hth,
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Old Mar 4th, 2010, 03:55 PM
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If your phone is 3G do not be tempted to use it for internet access. The roaming download charges can by silly to the extreme. There are stories of Brits visiting the US and coming home to £1500 bills.

DeActivate 3G before you go and access WiFi hotpots.
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Old Mar 4th, 2010, 05:06 PM
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I have an iPhone with ATT service. I enroll in the international plan while traveling, but have learned through expensive experience to keep the fetch and push features turned off unless I am in a wifi area--that roaming alone is very expensive. The $.99 per minute rate is also very costly within a few minutes. If you want it only in case of emergency, that's one thing.
If you plan to have actual conversations, either buy a sim card or a local phone is Italy, or simply buy a prepaid international telephone card in any store in the USA. The cards cost about $20 for 90 international minutes or so, and when you dial the access number within Italy, that's only the cost of a local call. But don't use your cell phone to call that access number; dial it from a public phone or hotel room phone when you are ready to chat.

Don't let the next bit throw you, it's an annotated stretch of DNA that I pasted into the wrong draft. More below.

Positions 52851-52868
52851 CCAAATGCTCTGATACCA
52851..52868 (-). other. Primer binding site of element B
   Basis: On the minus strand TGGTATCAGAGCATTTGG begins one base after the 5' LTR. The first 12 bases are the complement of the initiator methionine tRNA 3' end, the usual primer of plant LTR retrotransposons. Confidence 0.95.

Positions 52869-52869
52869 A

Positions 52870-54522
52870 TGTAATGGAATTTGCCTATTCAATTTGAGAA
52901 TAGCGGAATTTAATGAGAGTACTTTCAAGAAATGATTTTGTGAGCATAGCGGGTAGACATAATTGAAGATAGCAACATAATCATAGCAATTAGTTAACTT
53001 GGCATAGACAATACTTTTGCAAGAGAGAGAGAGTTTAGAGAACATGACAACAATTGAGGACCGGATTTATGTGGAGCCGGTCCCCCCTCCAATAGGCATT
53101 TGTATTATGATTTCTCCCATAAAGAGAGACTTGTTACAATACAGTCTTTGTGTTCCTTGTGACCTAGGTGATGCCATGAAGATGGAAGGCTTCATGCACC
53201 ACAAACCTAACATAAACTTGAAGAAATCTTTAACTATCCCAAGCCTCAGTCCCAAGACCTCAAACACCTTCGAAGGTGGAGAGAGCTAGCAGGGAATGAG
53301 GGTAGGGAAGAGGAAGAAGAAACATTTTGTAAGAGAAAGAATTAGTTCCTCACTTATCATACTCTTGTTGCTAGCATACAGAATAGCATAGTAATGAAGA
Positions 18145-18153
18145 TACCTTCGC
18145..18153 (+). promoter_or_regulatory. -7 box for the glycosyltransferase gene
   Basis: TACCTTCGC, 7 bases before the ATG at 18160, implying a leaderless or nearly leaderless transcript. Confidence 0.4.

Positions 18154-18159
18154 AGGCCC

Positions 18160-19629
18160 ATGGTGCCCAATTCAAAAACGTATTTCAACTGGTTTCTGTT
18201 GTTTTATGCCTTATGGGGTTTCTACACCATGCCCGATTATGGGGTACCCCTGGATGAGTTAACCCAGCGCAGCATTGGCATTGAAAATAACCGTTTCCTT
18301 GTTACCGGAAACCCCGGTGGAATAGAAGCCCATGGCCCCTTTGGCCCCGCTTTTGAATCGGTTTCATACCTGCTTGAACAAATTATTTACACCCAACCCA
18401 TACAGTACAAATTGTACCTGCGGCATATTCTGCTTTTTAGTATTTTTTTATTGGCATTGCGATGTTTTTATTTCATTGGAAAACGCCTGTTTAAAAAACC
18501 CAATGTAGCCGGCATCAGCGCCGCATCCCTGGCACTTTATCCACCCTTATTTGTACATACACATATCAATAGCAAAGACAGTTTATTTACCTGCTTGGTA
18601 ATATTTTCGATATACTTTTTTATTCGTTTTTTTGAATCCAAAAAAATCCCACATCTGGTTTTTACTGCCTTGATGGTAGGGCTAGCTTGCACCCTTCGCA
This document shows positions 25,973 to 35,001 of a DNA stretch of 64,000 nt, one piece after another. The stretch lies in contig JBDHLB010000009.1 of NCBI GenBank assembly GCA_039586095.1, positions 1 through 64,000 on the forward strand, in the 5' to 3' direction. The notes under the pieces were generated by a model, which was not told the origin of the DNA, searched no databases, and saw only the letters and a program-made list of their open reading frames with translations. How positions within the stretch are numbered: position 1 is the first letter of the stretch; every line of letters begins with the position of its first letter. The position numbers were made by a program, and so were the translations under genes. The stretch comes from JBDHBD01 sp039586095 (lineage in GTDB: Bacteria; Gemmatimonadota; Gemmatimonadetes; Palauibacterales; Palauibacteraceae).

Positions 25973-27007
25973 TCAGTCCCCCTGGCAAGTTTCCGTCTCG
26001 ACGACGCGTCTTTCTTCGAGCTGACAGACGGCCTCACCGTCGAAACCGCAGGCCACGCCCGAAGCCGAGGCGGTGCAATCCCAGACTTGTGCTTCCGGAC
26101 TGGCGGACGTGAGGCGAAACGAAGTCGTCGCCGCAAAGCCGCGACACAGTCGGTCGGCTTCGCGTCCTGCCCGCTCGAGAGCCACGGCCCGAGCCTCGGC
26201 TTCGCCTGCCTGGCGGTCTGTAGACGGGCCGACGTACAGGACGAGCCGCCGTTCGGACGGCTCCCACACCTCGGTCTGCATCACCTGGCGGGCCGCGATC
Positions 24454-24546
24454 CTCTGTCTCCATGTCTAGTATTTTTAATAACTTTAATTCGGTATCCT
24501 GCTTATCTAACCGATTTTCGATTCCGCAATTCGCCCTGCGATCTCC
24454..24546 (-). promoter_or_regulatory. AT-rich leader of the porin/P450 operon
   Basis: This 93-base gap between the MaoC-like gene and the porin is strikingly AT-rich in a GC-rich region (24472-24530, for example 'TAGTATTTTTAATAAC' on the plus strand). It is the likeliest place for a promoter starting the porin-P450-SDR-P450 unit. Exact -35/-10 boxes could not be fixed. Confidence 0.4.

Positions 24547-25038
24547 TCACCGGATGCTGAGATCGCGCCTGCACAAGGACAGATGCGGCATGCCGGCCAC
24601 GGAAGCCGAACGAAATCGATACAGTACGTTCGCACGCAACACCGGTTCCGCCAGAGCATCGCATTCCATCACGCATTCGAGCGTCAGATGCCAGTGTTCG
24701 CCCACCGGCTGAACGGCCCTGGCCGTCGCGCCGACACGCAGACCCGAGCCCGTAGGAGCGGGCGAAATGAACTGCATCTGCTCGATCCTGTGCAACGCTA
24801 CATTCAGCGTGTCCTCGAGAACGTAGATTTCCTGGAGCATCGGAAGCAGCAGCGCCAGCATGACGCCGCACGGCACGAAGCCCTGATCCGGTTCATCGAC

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Old Jul 23rd, 2010, 07:20 AM
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I think everybody has covered it....with the $5.99 plan, it's 99¢/minute to make and receive calls so the call would cost $1.98 rounded up to the next minute...talk for 61 seconds and it's $3,.96 ouch ouch. You can text message or buy 2 Italian sim cards....if the phones are unlocked you just switch the sim cards...if the phones are locked, you can buy cheap gsm phones for $20 or less on ebay or in Italy...Italian sim cards are among the cheapest in the world.
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Old Jul 23rd, 2010, 08:13 AM
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Consider texting.
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Old Jul 23rd, 2010, 08:34 AM